Time-lapse images are taken to allow embryologists to track how well an embryo is developing, but manual analysis of these images is time-consuming. AI tools have been developed that analyse these images to classify embryos as good or poor quality, but these tools do not work well with the poor quality of many time-lapse images. This poor quality results from the difficulty of capturing an image of a three-dimensional embryo where all cells are in focus.
'Typically, a healthy embryo progresses consistently through known development stages, has a low percentage of cell fragmentation, and there are other indicators of its healthy development. However, assessing the health of an early-stage embryo from its visual information is not an easy task. That’s where the technologies can come to help,' said Vidas Raudonis, professor at the Department of Automation at Kaunas University of Technology in Lithuania and lead author of the study published in the journal Sensors.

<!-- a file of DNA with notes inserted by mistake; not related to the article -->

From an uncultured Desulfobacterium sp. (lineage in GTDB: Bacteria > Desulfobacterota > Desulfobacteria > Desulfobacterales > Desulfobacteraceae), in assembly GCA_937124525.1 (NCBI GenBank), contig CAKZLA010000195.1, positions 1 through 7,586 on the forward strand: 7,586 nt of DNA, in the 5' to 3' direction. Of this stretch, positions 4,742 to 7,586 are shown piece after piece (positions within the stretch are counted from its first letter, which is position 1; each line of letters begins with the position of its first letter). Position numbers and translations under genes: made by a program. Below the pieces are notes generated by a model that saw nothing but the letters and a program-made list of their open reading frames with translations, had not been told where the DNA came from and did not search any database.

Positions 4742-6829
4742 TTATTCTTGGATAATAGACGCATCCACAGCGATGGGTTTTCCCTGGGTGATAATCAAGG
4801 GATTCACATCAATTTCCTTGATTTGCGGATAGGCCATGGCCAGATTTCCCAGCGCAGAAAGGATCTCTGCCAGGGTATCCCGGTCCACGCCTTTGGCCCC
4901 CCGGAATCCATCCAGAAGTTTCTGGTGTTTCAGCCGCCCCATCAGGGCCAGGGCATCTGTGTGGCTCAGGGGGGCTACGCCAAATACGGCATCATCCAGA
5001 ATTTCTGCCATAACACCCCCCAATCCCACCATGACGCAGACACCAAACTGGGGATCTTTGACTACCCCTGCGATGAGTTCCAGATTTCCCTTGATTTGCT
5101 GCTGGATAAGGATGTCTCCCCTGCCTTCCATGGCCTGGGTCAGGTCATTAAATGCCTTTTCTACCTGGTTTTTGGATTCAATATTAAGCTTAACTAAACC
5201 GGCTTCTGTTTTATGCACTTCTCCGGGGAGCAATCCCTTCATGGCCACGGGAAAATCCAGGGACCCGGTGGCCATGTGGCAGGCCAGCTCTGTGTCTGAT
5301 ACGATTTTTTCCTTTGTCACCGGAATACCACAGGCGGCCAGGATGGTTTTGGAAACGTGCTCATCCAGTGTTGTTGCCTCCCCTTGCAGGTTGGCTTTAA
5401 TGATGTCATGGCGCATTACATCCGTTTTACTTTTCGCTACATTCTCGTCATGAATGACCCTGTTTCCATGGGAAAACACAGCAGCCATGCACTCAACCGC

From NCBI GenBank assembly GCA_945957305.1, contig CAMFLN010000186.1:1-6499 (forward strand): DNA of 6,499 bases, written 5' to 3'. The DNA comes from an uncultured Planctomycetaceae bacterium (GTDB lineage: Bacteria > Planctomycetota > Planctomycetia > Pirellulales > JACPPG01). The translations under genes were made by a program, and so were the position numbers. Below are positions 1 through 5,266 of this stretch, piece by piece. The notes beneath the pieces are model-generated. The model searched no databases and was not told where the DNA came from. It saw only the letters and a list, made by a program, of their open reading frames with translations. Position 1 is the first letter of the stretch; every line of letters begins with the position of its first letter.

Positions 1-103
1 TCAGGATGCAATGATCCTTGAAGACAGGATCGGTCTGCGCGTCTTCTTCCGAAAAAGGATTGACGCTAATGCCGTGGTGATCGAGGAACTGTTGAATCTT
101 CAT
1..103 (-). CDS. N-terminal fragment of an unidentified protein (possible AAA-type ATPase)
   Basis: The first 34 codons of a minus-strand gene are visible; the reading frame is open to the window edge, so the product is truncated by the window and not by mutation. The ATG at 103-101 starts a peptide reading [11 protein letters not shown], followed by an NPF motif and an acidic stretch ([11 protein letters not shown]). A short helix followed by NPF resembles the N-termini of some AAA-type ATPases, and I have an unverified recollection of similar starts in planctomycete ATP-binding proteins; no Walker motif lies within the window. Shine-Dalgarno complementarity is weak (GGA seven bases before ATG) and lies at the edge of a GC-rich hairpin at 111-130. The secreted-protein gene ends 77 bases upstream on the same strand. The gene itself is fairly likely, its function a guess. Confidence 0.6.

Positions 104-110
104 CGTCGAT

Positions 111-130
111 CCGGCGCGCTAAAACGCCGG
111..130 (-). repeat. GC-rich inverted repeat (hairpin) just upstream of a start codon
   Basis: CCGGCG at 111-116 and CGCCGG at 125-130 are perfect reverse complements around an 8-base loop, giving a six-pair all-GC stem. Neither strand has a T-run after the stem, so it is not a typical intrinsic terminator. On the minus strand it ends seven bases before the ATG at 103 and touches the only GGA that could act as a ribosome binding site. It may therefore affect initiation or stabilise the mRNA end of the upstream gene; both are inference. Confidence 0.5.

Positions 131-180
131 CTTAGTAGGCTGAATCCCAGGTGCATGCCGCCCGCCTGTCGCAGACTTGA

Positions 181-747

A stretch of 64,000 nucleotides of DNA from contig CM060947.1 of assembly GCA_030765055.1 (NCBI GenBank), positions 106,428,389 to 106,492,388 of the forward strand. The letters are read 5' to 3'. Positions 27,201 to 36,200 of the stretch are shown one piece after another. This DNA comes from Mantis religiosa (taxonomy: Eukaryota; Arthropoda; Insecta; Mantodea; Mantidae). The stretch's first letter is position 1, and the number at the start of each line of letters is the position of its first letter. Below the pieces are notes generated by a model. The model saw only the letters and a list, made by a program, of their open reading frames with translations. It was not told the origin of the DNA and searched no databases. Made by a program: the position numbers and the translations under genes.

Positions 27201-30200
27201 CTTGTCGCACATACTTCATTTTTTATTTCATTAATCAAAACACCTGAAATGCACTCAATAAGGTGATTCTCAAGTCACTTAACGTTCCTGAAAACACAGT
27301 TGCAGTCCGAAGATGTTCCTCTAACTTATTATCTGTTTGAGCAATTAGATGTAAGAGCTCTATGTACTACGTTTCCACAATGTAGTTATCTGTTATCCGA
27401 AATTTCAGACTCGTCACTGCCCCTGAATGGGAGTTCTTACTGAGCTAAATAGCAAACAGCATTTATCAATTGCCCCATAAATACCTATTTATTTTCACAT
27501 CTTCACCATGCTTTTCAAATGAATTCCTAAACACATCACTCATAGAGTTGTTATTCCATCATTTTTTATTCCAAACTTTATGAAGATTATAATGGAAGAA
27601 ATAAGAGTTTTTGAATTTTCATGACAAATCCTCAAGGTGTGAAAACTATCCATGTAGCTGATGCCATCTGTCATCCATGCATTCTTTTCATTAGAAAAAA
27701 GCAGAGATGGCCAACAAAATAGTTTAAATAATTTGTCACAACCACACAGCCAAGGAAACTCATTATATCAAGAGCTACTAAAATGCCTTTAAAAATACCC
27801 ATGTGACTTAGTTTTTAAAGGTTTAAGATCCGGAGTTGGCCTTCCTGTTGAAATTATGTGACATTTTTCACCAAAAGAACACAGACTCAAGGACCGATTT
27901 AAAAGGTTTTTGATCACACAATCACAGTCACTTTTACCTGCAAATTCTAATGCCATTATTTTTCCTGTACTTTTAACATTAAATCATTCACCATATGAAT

Once embryos have been created during IVF, their appearance is assessed by embryologists, who grade them on development at certain time points, and on the shape and size of important structures. This is used to help the embryologist select the embryo with the highest chance of successfully implanting and developing into a fetus.
Time-lapse imaging, whereby regular images are taken of the embryo, is used to improve assessment by providing the embryologist with more information, however analysing this information is time consuming and often involves analysing multiple images of an embryo taken at the same time.
To tackle this challenge researchers at Kaunas University of Technology decided to automate the fusion of time-lapse images taken of embryos, in order to create a better-quality image for analysis by embryologists. They used 4000 sets of images taken of 200 embryos to develop a deep learning tool that could fuse these images to create a clearer picture. Eighty percent of the images were used to train the tool to fuse the images accurately, and 20 percent to test it.
The resulting fused images were clearer than the individual images and the two embryologists who took part in the study found they were up to three times faster analysing the fused images than the separate images. This technology is already being used in certain medical facilities in Lithuania.